We continue with our write-ups on the new Airis HardTop series of inflatable paddle boards from Walker Bay – the Hardtop Tour 12.5, Hardtop SUV 11 and Hardtop Stubby 9.
The Hardtop hybrid design combines Walker Bay’s patented 6-inch thick AirWeb construction with RigiDeck non-skid fiberglass steps. While each of the three models features bungee attachment points for storing gear, the Hardtop SUV and Stubby also include seat attachments points, allowing sit-down paddling with purchase of an optional backrest.
Our first review was on the Airis SUV 11, so this time we selected the Stubby 9 – a 10-PSI minimalist – as the simplicity and light-weight were appealing. Please note, some of the information from previous Airis reviews will be repeated here.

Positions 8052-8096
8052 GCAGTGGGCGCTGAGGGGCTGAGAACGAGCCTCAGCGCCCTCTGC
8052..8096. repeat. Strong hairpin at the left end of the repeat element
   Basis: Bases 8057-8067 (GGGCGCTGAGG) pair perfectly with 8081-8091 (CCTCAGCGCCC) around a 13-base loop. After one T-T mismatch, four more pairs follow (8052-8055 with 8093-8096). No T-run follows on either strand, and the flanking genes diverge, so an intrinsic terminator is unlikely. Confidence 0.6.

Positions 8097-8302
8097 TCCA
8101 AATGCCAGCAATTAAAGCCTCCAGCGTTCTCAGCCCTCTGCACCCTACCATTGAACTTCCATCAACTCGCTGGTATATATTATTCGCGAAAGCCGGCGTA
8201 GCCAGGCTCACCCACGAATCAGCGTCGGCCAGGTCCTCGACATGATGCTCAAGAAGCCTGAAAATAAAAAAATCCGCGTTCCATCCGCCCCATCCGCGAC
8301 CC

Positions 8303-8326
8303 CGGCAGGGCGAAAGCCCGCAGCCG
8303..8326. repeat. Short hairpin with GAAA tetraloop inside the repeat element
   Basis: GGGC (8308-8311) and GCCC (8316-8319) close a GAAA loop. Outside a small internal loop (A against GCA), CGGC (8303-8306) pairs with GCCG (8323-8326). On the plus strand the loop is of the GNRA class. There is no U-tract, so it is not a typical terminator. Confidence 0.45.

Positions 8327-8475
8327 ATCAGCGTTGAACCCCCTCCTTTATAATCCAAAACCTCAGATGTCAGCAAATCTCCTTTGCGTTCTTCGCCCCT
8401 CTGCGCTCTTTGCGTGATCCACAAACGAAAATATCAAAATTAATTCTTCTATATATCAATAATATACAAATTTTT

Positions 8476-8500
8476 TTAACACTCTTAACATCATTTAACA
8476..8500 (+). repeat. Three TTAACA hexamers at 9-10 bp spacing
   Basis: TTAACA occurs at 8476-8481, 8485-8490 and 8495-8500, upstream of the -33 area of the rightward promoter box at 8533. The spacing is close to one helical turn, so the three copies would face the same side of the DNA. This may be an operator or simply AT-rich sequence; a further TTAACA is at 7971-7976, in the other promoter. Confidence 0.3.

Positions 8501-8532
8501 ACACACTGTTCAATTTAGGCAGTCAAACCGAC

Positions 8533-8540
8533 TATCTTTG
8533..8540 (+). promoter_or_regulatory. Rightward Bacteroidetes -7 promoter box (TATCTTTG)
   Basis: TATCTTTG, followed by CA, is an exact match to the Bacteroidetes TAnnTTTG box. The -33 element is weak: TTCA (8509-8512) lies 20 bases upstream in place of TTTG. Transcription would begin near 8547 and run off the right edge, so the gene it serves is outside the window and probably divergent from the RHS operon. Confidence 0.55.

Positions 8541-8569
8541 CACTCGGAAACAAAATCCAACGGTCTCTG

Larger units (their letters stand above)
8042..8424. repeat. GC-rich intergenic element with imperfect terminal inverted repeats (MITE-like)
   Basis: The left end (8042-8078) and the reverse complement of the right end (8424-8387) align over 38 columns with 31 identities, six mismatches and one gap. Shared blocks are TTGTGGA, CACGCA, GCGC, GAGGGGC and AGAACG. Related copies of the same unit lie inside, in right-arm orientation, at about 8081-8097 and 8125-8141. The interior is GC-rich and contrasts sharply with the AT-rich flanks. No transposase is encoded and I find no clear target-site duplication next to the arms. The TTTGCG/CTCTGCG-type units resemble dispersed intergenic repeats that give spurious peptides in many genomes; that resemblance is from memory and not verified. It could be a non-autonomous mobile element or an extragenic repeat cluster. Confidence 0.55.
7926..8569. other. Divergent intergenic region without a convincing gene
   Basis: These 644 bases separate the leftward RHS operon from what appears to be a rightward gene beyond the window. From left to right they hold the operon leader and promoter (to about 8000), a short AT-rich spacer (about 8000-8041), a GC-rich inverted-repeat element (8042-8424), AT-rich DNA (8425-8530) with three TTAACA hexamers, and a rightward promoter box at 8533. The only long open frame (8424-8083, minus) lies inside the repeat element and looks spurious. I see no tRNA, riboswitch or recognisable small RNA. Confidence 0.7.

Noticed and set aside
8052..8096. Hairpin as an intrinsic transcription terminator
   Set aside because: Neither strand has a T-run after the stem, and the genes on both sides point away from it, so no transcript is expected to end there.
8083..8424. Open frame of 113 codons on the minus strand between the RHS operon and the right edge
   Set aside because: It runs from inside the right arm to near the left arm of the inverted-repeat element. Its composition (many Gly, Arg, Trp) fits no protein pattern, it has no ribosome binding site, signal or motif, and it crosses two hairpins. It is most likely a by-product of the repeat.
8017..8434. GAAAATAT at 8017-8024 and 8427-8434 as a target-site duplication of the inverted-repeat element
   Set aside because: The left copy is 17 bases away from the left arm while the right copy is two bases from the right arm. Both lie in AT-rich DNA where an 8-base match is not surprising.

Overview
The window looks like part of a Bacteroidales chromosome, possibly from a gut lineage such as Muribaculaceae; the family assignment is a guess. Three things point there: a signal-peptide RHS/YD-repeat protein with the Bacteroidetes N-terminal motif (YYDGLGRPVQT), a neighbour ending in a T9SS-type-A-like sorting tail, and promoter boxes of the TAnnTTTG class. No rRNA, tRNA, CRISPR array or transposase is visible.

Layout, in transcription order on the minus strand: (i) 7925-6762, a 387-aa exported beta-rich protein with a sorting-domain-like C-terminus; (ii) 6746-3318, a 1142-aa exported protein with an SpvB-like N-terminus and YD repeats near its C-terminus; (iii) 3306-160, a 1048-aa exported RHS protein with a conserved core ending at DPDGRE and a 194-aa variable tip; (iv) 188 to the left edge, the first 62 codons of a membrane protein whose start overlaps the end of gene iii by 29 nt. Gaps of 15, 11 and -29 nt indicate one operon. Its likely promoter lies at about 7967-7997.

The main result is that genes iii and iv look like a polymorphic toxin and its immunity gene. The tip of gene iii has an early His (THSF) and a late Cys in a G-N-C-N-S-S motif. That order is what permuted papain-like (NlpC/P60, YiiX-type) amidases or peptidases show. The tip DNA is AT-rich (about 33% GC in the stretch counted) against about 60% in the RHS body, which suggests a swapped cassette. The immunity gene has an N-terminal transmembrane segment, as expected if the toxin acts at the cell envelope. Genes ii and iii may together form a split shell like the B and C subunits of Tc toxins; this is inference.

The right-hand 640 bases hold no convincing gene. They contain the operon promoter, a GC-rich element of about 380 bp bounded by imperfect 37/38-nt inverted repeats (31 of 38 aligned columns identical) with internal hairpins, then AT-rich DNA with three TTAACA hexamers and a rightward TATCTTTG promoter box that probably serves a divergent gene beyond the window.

Getting Started with the Airis Stubby 9 ISUP
The box as received weighs 29 lbs, measuring 28 x 20 x14 inches.
Inside is the updated Airis backpack, a duffel bag with adjustable shoulder straps, drawstring top and mesh side panel. Also included in the box is a repair kit, dual-action hand-pump, gauge and instructions. The HardTop Stubby 9 can be folded up to easily fit inside the backpack, along with the pump. Folded measurements are 28 x 10 x 19 inches.
The ISUP in the backpack with pump weighs 25 lbs – the body alone is 22 lbs.
Airis Stubby 9 Inflatable SUP Setup/Inflatation
Setup for the Airis Stubby 9 is remarkably simple as there is basically one piece.
First step – unpack and unfold the board.